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Questions about brain injury--and response

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  • #41
    So many wonderful posts here, and I appreciate those who have openly shared their challenges.

    What's remarkable to me is how the brain can continue to heal, long, long after medical professionals say they won't. A friend survived a brain-stem stroke, leaving him with "locked-in syndrome." The doctors said at the six month mark, he would have whatever function he was going to regain. He had nearly regained nearly nothing at six months.

    But thanks to his own determination, and that of his wife, he continued to gain function for more than 10 years.

    Courney and her family likely face a long, long road. I wish them the best.

    Comment


    • #42
      Originally posted by rodawn View Post

      I, to this day, sometimes struggle in verbal communication. I struggle with name recall and word recall and sometimes my memory fails me on short term events, but my long-term memory is, as my husband puts it, like a steel trap. Once something gets transferred to long-term memory, I can relate whole conversations absolutely verbatim. But it is surprising what does and does not get put into long-term memory. If something gets stuck in short term memory, well, it's in jeopardy.

      and I will have to stop, take a breath, repeat what I wanted to say. My closest friends all know and are aware.
      I have a few of the same issues. Took an easy light fall from Boomer when I was teaching him to jump (back in 2004) I was wearing a helmet but the trauma came from severe whip lash.

      I recovered quickly but felt the after effect head aches for 6 months to a year.

      Since then I, too, have issues with words. I stutter when I speak on occasion. I do not read well.
      Welbutrin actually helps with the stuttering.

      I'll often be in the middle of a conversation and just lose my words. I just stand there looking stupid and have to say, "Oops brain fart, new subject", because I literally cannot continue my sentence without using a very easy remedial word that just won't come to me. It’s quite embarrassing when talking to my employer or other researchers.
      With friends I'll just continue the sentence by saying, "blah blah blah blah. You know what I mean?"

      I was reading an email a few weeks ago that included the word: rendezvous.
      I asked my friend, “what the h*ll is a ren-dez-vous.?”
      Of course she started cracking up and shouted Rhon De Vu!
      “Oh, may bad, haha, NOT!”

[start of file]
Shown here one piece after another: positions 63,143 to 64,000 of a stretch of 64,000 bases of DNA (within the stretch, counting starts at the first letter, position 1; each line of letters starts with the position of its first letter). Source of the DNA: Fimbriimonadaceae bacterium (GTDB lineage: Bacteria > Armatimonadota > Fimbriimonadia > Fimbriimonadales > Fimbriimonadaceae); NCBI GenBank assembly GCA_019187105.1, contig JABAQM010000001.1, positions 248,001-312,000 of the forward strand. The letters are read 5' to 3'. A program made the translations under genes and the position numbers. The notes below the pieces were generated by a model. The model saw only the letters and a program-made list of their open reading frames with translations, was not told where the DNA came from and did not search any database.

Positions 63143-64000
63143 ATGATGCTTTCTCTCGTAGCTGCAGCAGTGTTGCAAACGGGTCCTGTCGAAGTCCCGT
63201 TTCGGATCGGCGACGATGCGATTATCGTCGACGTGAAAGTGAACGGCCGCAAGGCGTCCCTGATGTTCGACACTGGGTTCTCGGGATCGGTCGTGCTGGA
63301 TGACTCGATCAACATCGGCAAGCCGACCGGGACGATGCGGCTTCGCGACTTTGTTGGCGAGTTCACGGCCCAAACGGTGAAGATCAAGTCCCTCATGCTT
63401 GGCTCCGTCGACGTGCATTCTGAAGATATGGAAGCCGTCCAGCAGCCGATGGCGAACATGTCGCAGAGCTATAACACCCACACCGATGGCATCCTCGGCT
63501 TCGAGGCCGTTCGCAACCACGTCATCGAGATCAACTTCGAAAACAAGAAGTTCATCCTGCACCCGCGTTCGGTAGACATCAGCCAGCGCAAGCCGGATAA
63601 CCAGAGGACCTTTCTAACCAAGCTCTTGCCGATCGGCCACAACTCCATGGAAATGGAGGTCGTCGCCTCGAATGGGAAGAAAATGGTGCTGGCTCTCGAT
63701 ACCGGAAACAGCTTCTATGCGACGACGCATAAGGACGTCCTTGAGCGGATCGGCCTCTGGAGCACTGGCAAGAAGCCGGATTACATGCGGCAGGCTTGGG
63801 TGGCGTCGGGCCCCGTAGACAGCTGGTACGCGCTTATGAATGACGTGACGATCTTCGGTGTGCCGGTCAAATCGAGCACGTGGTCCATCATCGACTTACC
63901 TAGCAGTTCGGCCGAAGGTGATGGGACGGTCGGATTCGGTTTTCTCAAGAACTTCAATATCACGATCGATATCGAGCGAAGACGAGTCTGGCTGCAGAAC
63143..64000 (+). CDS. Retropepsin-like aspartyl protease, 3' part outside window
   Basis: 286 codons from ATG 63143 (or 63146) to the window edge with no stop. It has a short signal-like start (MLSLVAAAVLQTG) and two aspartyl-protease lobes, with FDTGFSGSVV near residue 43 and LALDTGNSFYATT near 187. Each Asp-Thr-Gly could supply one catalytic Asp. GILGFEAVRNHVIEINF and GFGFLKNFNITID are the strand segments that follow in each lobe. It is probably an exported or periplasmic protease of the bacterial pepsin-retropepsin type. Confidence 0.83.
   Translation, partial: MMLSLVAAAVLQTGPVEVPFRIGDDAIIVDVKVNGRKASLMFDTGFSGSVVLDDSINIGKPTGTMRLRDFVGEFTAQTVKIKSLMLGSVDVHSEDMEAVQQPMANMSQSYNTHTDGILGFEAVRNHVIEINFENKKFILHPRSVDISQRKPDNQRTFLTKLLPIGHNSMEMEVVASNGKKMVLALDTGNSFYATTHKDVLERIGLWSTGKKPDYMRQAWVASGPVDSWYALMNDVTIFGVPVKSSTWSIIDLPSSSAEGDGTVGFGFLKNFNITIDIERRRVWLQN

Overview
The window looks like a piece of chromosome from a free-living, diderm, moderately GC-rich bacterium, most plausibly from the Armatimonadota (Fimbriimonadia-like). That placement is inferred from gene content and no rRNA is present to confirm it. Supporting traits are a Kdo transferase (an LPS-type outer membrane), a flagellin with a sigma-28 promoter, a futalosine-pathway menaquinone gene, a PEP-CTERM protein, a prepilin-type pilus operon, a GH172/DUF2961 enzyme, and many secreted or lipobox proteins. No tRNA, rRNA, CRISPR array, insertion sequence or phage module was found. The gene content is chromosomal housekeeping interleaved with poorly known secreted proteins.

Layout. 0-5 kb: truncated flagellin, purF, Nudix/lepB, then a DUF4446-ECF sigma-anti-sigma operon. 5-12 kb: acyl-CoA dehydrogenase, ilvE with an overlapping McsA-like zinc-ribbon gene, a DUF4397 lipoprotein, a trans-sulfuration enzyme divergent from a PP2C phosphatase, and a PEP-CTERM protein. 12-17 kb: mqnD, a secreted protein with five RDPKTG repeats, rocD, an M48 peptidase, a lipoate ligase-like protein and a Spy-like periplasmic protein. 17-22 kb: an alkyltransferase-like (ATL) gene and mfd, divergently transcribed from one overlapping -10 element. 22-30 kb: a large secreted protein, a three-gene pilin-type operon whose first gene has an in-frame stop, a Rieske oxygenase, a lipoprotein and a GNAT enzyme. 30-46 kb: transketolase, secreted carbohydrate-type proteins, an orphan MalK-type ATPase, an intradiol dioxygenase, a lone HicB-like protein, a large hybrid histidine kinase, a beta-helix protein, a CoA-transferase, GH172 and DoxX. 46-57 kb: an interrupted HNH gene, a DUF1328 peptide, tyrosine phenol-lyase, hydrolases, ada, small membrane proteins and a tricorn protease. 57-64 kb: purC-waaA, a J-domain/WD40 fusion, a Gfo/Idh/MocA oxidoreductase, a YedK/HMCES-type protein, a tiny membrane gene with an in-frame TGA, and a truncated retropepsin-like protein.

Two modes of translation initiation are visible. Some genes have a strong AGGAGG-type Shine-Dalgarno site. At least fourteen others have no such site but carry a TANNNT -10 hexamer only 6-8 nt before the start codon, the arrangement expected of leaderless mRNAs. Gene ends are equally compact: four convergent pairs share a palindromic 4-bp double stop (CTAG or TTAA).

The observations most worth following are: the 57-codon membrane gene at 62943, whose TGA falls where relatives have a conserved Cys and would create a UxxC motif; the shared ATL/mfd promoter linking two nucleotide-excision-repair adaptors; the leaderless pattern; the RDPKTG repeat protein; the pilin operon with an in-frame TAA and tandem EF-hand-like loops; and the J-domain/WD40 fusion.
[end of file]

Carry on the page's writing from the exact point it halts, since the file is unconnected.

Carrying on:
My long term memory is amazing; my short term memory is little to no good.

      I remember a time last year when my PhD asked me,
      "Kristen, remember when you called that IT guy and he came out to fix my lap top?"
      Kristen: Nope. When was that?
      PhD: "a few months ago, it was a huge ordeal, you don't remember?"
      Kristen: "hmmm, wow you have a laptop?"
      PhD: "it must be nice not to remember anything...that way when you have a bad day you forget about it."

      And he was totally serious and genuine with that last comment.

      I was lucky that this is the only issue that shows up. And actually, I came out the other side with a sweeter personality and many of my friends find my little communication quirk cute. [rolling eyes]

      We can only pray that Courtney digs down deep and pulls out well enough to continue with a normal life. We want her riding for our country because we love her and need her.

      TBIs should be taken more seriously than they are. After my TBI my barn friends and coach were worried because I actually kept my feet on the ground for an entire month. They thought I had lost my nerve. (pardon the pun).
      Nope, nerve was not lost, neither was common sense. : )
      http://kaboomeventing.com/
      http://kaboomeventing.blogspot.com/
      Horses are amazing athletes and make no mistake -- they are the stars of the show!

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      • #43
        I don't understand why they still say she's in a coma when she can smile, follow things with her eyes and move?
        Love and compassion are necessities, not luxuries. Without them, humanity cannot survive. Dalai Lama

        Comment


        • #44
          If she's following orders and interacting she's no longer in a coma. But I think the post about that and the one saying she's still in a coma were from 2 different people? Not sure.

          I agree with the original post, btw. Once it was made clear that the "jingles" thread was to be for well-wishes only since it was being printed and given to the family, those jokes along the lines of "you've had enough time, wake up" should've disappeared. If posters are doing this to cope for their own reasons, they should cope on a different thread - much like those asking questions about helmet use were asked to direct their thoughts elsewhere. If you catch the family at a low time, those types of "wishes" can be quite hurtful. It's different if you're a family member or close friend, but most of the posters are strangers.
          Proud Member Of The Lady Mafia

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          • #45
            Originally posted by Discobold View Post